The Wolves

By Frank Stanford 1948–1978 Frank Stanford
at night while the dogs
were barking
Baby Gauge and I crawled under the fence
with knives
we made out like the rattlesnake melons
were men we didn’t like
the new moon ones were wolves
I would cut a belly this way
he would cut a belly that way
the flies
came around the sweet juice
it was blood to us
we tasted it we licked it off the blades
we decided not to kill the wolves
we wanted to be wolves
we stuck the knives in the ground
the moon shined on them
we turned the pilot caps inside out
so the fur would show
that way when we crawled
under the bob wire
a little piece would get caught
we wouldn’t though
we wanted to leave trails
but no scents
we tore the melons open we licked the blood off our paws
we wanted to be wolves
and in the morning all those dead men
with their hearts eat out

Estate of Frank Stanford © C.D. Wright

Source: You (Lost Road Publishers, 1979)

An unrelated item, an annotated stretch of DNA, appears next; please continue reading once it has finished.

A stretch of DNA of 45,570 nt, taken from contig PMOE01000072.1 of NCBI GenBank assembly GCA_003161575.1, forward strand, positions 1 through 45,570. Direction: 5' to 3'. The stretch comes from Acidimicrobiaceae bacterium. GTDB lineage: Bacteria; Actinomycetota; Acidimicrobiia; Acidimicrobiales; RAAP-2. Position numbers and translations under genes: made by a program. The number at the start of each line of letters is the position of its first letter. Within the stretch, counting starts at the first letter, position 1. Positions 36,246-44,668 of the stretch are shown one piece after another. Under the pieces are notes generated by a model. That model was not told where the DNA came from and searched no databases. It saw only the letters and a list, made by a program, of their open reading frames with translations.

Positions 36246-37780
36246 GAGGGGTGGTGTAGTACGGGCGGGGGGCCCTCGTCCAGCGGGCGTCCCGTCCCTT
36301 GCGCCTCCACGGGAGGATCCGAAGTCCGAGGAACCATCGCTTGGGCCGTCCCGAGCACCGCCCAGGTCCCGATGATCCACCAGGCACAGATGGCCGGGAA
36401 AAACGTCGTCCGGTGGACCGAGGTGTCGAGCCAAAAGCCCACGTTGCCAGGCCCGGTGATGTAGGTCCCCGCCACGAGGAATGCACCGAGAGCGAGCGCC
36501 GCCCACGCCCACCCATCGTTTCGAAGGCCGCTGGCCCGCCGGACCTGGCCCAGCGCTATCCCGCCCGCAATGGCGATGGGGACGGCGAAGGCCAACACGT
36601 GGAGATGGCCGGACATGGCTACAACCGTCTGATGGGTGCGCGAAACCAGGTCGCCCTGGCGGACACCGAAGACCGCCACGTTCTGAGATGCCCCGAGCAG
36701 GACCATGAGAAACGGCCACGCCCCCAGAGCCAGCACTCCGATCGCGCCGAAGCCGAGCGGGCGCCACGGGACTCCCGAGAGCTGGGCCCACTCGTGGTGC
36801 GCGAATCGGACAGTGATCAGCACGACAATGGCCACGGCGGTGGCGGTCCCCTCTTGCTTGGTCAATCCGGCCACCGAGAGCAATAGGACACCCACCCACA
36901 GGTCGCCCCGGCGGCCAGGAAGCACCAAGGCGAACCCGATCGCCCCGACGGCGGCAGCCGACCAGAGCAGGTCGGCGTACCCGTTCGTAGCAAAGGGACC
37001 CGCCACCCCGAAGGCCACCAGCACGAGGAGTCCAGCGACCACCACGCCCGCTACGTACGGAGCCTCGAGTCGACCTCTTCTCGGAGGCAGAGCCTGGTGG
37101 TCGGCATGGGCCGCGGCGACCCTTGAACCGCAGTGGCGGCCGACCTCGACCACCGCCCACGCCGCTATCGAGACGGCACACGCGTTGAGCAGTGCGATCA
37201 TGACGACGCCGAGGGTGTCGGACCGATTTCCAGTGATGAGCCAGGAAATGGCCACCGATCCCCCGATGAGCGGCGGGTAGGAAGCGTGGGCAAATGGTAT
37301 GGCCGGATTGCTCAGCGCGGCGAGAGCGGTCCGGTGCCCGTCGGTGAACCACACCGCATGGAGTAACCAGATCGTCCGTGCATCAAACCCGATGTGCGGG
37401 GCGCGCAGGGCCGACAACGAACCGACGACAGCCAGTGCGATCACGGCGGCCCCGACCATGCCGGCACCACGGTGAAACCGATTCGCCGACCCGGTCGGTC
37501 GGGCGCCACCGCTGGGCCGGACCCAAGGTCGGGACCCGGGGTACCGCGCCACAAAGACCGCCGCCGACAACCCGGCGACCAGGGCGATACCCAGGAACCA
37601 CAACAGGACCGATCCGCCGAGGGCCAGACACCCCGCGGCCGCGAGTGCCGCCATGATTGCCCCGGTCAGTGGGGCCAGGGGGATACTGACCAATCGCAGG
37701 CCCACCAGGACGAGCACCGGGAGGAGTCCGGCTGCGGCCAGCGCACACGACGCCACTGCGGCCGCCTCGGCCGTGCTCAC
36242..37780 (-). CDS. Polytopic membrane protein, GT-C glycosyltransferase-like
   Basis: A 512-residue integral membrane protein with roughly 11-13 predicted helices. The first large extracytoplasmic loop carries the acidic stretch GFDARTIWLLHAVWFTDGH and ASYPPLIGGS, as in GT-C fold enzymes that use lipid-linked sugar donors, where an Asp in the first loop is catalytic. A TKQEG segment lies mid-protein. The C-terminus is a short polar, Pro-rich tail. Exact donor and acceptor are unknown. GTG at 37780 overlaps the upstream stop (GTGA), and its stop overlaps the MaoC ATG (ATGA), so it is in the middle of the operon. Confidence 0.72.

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Poet Frank Stanford 1948–1978

POET’S REGION U.S., Southern

Subjects Living, Death, Relationships, Pets, Nature, Animals, The Body

Poetic Terms Free Verse


Born in 1948, Stanford was a prolific poet known for his originality and ingenuity. He has been dubbed “a swamprat Rimbaud” by Lorenzo Thomas and “one of the great voices of death” by Franz Wright. He grew up in Mississippi, Tennessee, and then Arkansas, where he lived for most of his life and wrote many of his most powerful poems. He attended the University of Arkansas from 1967-9 and studied engineering while continuing to . . .

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Poem Categorization

SUBJECT Living, Death, Relationships, Pets, Nature, Animals, The Body

POET’S REGION U.S., Southern

Poetic Terms Free Verse

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Originally appeared in Poetry magazine.

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